Editor’s note: To help Christian sportspeople navigate these uncertain times, we will be publishing a series of posts focused on what it looks like to “Run The Race Well” in a time of coronavirus and quarantine. We will be getting contributions from a variety of perspectives: theologians, philosophers, athletes, coaches, mental health professionals, seminary students, and more. This post comes from University of Texas PhD student Brandon Crooms.
Basketball is my sport of choice. I’ve found that playing the game, whether it’s a pick-up game on an outdoor court or an officiated game on the hardwood floor, will always involve interruptions. These can happen in a variety of ways: officials blowing the whistle for a foul, a technical problem with the shot clock, players stopping to talk trash, or even rowdy fans being overly aggressive. No matter how the interruptions occur, they can be frustrating for athletes, especially those who are in the “zone” at the peak of their performance.
But while in-game interruptions are frustrating, they are still common experiences. Ball is still live! Or it will be soon—and so athletes must quickly set aside their frustration and get on with the game. Keep playing.
Extended interruptions are different. What happens when entire seasons, games, and practices are lost? For many athletes, it brings a tragic loss of identity. Their whole life, all their daily routines…GONE.
The truth is, “Ball is Life” is not just a cool slogan that people say or a clothing line worn as a statement to the world. In my research on young athletes and identity, I’ve come to see that it’s an honest attitude many have about their world. It’s an organizing principle for their lives. Young athletes in particular wrap their identity around sports to the point that they can only see themselves as athletes. Self-worth and value are tied to their performance or involvement on a team. For the best athletes, the high praise, glory, and recognition received from fans feels gratifying, and makes them feel special and set apart. Even for those who are not as talented, simply being part of a team and carrying the status of an athlete can hold high value amongst peers, teachers, and the community.
COVID-19 and the crisis of the pandemic shatters these rewards and threatens many athletes’ sense of self. How can “Ball Is Life” be your mantra when there is no ball to play? Distress, depression, loneliness, disappointment, and a decrease in confidence are emotional stressors that follow from an interruption to an identity. With social distancing in place and spring sports cancelled, it can seem to athletes like their identity, dreams, and aspirations have been canceled, too.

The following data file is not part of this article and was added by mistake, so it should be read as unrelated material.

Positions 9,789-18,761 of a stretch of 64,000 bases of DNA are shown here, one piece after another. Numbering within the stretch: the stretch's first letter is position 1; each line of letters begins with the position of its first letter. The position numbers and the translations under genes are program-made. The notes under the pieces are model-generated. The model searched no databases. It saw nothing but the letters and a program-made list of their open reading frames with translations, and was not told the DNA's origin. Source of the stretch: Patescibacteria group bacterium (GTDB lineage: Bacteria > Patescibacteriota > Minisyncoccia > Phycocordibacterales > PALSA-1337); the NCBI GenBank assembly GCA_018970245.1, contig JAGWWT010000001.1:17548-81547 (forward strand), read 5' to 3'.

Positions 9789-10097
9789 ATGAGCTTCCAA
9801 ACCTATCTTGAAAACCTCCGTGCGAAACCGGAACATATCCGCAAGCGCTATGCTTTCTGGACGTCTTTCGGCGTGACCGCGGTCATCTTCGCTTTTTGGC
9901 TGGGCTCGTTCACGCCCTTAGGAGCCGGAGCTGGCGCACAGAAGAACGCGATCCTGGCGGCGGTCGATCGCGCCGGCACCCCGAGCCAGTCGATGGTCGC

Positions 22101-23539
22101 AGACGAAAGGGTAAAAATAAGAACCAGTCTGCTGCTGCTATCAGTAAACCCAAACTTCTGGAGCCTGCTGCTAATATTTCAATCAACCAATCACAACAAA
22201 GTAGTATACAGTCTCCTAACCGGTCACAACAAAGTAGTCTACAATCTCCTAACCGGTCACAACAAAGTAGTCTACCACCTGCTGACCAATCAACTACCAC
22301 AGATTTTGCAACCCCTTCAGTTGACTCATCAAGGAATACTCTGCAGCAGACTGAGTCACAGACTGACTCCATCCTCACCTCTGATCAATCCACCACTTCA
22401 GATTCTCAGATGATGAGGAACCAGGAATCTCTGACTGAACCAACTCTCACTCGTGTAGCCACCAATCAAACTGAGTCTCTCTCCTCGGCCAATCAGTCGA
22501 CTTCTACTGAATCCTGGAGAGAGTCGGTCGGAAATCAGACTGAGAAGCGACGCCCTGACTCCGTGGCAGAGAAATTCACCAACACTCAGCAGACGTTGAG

But there can be additional sources of identity for athletes. Another one that I study is the importance of faith. While Christian athletes face the same identity challenges right now as any other athletes, they can also draw on their faith to help them overcome. They can remember that sports are not eternal; at some point the title of being an athlete WILL end. If you’re a Christian athlete, there is no better time than right now to remember this, and to focus your identity less on being an athlete, and more on being a child of God.
After you have had time to grieve and process, you might even be able to see this time of social distancing as an opportunity to explore and discover new activities. Now is the time to work on channeling the passion and drive you place on sports into other areas of your life. In short, the BALL IS STILL LIVE! You can still live. Pivot and drive towards your God-given purpose.
To help you get started, here are seven simple ideas for new habits and activities to try out as you practice being more than an athlete.
- Read the bible, pray, and journal
- Call friends and extended family
- Home workouts
- Cook with a family member
- Create something
- Read a book
- Look at old family portraits with family members
About the author: Brandon Crooms is a Ph.D. student in the Physical Education Teacher Education program at The University of Texas at Austin. His dissertation research focuses on the intersection of Christian faith, athletic identity, and racial identity in African American adolescent male athletes. He has served as a mentor, coach, and trainer for athletes at a variety of levels, and has worked with the Faith & Sport Institute Retreat as a mentor. Connect with him on Twitter, Instagram, or YouTube.